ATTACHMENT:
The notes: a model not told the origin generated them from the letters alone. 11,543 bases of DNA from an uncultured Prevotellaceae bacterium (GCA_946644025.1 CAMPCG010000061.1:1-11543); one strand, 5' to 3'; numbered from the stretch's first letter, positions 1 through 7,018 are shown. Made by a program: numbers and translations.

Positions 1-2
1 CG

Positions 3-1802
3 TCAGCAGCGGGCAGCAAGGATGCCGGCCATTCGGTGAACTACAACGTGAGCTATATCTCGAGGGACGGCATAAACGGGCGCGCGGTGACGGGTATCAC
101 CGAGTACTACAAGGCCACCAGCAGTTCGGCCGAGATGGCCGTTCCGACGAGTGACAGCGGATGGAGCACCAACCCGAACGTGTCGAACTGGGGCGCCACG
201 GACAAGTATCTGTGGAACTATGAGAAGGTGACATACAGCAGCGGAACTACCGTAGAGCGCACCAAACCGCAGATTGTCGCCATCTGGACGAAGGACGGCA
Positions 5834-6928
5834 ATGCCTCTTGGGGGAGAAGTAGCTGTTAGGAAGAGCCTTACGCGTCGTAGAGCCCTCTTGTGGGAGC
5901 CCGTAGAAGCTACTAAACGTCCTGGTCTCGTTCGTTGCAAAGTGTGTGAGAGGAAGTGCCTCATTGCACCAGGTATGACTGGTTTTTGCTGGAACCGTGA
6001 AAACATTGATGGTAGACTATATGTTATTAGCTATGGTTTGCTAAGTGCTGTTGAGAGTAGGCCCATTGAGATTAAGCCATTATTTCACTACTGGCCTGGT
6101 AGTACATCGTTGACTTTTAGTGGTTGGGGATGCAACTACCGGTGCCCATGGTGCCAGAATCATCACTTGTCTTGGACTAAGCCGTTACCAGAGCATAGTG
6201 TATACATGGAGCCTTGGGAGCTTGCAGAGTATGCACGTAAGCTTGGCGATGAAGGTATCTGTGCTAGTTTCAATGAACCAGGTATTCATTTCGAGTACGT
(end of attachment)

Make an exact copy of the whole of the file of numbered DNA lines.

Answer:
The notes: a model not told the origin generated them from the letters alone. 11,543 bases of DNA from an uncultured Prevotellaceae bacterium (GCA_946644025.1 CAMPCG010000061.1:1-11543); one strand, 5' to 3'; numbered from the stretch's first letter, positions 1 through 7,018 are shown. Made by a program: numbers and translations.

Positions 1-2
1 CG

Positions 3-1802
3 TCAGCAGCGGGCAGCAAGGATGCCGGCCATTCGGTGAACTACAACGTGAGCTATATCTCGAGGGACGGCATAAACGGGCGCGCGGTGACGGGTATCAC
101 CGAGTACTACAAGGCCACCAGCAGTTCGGCCGAGATGGCCGTTCCGACGAGTGACAGCGGATGGAGCACCAACCCGAACGTGTCGAACTGGGGCGCCACG
201 GACAAGTATCTGTGGAACTATGAGAAGGTGACATACAGCAGCGGAACTACCGTAGAGCGCACCAAACCGCAGATTGTCGCCATCTGGACGAAGGACGGCA
Positions 5834-6928
5834 ATGCCTCTTGGGGGAGAAGTAGCTGTTAGGAAGAGCCTTACGCGTCGTAGAGCCCTCTTGTGGGAGC
5901 CCGTAGAAGCTACTAAACGTCCTGGTCTCGTTCGTTGCAAAGTGTGTGAGAGGAAGTGCCTCATTGCACCAGGTATGACTGGTTTTTGCTGGAACCGTGA
6001 AAACATTGATGGTAGACTATATGTTATTAGCTATGGTTTGCTAAGTGCTGTTGAGAGTAGGCCCATTGAGATTAAGCCATTATTTCACTACTGGCCTGGT
6101 AGTACATCGTTGACTTTTAGTGGTTGGGGATGCAACTACCGGTGCCCATGGTGCCAGAATCATCACTTGTCTTGGACTAAGCCGTTACCAGAGCATAGTG
6201 TATACATGGAGCCTTGGGAGCTTGCAGAGTATGCACGTAAGCTTGGCGATGAAGGTATCTGTGCTAGTTTCAATGAACCAGGTATTCATTTCGAGTACGT